Castle Object of the Month is the Warming Pan. It is located in the King Henry VIII Bedchamber and would have been used as an early form of bed heating, much like an electric blanket or a hot water bottle today.
The pan would have been filled with hot embers from the fire and placed under the bedclothes to heat and air the bed. The earliest known example of a warming pan was made in 1616.
In the 17th century, the pan would have been a valuable family possession and would have been handed down the generations. Some were particularly ornate with designs which formed a pattern on the warming pan.
The warming pan at Hever Castle dates back to the early 18th century, is of Dutch origin and is made of brass with a wooden handle.
The face of the pan is incredibly decadent with an elaborate pattern, which is both raised and indented.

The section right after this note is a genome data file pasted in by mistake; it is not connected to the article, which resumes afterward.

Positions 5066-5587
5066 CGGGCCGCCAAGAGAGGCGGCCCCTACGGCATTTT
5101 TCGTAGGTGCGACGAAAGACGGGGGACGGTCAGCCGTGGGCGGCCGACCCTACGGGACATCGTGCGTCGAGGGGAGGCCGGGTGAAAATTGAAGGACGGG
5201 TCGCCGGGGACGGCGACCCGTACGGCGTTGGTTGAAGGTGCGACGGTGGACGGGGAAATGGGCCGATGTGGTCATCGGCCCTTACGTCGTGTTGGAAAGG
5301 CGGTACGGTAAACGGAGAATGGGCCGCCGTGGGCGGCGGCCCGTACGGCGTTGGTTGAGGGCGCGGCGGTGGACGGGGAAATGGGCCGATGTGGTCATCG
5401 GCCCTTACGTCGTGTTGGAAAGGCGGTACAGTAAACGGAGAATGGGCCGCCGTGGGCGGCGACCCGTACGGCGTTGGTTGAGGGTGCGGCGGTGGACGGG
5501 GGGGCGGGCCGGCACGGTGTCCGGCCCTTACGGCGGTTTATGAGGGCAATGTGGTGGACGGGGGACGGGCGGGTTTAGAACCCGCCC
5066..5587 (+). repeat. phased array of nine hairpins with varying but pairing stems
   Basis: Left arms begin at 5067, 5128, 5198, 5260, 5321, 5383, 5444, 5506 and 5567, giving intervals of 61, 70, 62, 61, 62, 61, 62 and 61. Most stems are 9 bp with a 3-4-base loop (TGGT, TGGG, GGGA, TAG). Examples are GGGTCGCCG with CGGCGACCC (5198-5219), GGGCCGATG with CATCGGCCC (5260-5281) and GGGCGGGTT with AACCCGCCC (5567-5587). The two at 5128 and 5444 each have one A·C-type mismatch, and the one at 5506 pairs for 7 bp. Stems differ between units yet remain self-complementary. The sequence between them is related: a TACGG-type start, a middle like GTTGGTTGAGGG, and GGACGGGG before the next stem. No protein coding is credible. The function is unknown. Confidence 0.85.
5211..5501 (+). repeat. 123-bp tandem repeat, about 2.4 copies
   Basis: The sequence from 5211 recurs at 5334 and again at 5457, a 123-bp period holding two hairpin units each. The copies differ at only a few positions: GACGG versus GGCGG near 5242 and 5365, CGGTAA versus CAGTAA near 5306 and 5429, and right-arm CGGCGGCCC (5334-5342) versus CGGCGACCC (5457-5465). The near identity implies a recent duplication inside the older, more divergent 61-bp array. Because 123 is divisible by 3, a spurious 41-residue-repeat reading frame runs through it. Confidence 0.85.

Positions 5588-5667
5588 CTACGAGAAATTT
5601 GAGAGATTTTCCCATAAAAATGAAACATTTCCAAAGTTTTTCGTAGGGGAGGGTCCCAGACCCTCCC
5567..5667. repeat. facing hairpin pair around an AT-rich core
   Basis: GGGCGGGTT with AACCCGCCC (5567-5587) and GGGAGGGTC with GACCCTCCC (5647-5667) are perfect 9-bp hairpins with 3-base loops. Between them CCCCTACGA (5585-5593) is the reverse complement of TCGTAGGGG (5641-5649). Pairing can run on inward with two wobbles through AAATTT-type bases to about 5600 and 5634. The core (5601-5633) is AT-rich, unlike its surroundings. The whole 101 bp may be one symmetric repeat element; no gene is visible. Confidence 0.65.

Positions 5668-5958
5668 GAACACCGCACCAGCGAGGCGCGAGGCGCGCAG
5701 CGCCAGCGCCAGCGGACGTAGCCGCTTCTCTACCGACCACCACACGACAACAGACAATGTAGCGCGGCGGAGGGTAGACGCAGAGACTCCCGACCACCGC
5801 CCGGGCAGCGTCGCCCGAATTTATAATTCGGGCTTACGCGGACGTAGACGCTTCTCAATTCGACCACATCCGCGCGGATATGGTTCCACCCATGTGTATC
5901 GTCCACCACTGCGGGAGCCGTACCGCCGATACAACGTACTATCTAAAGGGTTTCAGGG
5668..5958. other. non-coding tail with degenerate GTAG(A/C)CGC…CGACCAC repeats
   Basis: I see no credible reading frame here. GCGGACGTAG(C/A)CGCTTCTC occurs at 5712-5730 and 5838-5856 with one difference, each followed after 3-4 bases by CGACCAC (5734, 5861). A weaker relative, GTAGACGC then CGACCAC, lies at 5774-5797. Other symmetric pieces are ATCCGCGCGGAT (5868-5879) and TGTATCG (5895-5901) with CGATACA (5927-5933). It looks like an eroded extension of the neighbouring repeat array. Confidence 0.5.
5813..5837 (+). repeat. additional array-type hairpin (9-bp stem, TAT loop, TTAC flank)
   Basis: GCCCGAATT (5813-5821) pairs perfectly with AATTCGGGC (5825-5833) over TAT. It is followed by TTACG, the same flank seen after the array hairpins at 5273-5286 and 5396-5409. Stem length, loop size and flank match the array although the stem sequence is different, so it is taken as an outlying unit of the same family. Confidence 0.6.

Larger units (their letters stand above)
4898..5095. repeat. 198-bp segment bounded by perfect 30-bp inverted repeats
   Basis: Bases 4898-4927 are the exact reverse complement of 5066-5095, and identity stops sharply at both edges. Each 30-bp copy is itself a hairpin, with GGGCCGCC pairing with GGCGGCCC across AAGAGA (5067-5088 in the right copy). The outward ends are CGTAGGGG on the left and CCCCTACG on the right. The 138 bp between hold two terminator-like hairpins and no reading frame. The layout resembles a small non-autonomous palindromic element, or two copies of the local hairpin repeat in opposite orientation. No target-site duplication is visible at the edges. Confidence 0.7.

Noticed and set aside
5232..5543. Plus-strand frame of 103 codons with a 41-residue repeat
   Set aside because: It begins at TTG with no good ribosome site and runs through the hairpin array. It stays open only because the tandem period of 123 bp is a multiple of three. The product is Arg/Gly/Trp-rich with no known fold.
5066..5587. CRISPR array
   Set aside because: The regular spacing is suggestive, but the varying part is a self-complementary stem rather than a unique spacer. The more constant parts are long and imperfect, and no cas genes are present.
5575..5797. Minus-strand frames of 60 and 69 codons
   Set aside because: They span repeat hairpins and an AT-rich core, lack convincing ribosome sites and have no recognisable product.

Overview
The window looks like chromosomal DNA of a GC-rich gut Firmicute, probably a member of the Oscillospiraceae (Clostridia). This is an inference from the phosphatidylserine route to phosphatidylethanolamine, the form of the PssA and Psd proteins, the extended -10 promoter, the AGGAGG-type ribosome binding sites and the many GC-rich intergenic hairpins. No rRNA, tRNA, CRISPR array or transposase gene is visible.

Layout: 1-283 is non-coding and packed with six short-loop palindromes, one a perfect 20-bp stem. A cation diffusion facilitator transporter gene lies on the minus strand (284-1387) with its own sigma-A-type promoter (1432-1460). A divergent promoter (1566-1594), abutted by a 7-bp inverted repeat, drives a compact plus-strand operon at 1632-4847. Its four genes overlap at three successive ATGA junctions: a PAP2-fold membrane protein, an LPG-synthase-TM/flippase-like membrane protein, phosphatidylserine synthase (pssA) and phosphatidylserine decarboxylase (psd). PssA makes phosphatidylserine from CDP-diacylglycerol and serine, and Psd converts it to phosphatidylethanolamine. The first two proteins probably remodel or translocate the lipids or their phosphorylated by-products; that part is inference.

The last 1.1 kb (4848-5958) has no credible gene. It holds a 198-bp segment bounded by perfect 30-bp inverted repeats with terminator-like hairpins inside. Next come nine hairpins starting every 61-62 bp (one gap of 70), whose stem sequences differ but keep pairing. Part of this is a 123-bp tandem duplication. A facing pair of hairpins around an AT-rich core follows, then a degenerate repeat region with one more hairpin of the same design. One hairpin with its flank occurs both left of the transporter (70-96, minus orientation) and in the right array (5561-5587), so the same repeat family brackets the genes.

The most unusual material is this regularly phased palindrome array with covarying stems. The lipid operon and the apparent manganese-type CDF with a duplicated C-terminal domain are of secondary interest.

The air holes incorporated into the design would have allowed the embers to smoulder for longer meaning that the heat would last longer. The warming pan hangs just beside the fireplace, the perfect place for it to be filled with embers or coal from the fire.
Warming pans kept our ancestors warm through the cold nights, especially at Hever in what would have been an otherwise cold and draughty Castle.
Read more about the intriguing artefacts in the Castle.